Thursday, October 13, 2011

Are Girls and Boys Really All That Different (Part I)?

In honor of the one-year anniversary of Modern School, I'm reposting some of my favorite articles from the past year. The following is a fun quiz that brings up some interesting questions about gender, sexuality and our assumptions and biases. Try the quiz and then read Are Girls and Boys Really All That Different (Part II), which I'll repost tomorrow.
Can You Tell The Difference Between Boys and Girls?

Chances are you can’t tell the difference between baby boys and baby girls, especially if they are wearing gender neutral or ambiguous clothing. My students take the following test at the beginning of our genetics and reproduction unit.It's a fun way to introduce the subject and tie it into bigger social issues.

Test your gender IQ. Take the Baby X Test below.

Get out some scratch paper and record the number of the image
Record your answer (male or female)
Answers are given at the end of the test

Baby #1 (Image by Sean Drelinger)
Baby#2 (Image by Peasap)
Baby #3 (Image by MiriamBJDolls)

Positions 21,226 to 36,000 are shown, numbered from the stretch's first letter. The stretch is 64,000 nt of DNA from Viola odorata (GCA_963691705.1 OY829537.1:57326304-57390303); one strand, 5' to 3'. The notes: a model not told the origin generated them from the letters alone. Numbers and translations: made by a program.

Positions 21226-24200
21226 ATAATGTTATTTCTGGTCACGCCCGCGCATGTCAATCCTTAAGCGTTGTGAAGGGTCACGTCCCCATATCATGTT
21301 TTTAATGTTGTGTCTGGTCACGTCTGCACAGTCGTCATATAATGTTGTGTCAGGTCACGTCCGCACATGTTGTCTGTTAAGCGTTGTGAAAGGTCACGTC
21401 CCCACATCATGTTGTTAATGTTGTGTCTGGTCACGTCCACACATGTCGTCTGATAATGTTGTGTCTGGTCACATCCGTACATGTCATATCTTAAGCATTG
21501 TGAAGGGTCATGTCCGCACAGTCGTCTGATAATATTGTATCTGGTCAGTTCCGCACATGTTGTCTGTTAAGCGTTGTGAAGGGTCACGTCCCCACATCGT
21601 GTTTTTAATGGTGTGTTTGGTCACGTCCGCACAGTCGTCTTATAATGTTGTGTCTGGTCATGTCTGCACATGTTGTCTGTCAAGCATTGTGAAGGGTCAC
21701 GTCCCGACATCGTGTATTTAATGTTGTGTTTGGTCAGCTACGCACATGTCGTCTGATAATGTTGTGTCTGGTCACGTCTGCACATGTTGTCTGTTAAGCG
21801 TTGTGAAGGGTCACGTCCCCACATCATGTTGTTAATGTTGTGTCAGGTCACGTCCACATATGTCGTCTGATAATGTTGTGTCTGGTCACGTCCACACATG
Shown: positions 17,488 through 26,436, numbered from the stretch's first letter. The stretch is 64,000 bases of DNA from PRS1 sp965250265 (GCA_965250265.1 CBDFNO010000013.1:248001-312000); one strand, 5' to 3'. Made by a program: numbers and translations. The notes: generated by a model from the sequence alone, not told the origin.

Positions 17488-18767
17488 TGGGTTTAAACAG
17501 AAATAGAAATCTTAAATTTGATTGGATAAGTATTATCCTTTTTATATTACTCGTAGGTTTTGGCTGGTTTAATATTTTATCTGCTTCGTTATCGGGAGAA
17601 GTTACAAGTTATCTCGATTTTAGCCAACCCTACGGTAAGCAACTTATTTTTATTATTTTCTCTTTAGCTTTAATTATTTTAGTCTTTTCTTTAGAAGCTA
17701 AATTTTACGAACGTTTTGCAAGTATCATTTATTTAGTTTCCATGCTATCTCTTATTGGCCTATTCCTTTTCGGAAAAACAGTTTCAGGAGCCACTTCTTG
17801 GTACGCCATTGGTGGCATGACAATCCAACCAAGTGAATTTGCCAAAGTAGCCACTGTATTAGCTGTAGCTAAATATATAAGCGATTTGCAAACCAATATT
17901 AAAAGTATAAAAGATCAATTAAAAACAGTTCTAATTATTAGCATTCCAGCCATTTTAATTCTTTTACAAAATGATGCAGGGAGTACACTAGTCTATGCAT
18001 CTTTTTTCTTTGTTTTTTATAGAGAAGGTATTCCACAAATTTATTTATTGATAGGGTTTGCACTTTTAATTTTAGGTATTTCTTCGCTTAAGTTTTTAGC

Baby #4 (Image by Wesley Oostvogels)
Baby #5 (Image by massdistraction)
Baby #6 (Image by hexodus)
Baby #7 (Image by Bram and Vera)
Baby #8 (Image by Mehregan Javanmard)
Baby #9 (Image by Badruddeen)
Baby #10 (Image by almoko)

Scroll down to see the correct answers

Baby #1 = female; Baby #2 = female; Baby #3 = male; Baby #4 = male; Baby #5 = female; Baby #6 = male; Baby #7 = female; Baby #8 = male; Baby #9 = male; Baby #10 = female.

Most people score somewhere near 50% on similar tests. The reason is that babies have not yet developed any secondary sexual characteristics (e.g., facial hair, breasts) and, without any gender-identifying cues (e.g., pink or blue clothing; bows or ribbons), a baby’s gender is not obvious (without taking of the diaper, of course). Yet babies start to pick up gender cues almost immediately. Adults often treat babies differently depending on their gender (e.g., tone of voice, types of play). The babies observe their surroundings, how other children and grown ups dress and behave, advertisements, television. Our assumptions and prejudices influence how our children develop their own gender identities, but so does their environment and society .

See Comments Thread at Democratic Underground
What are the implications of our assumptions and prejudices around gender?

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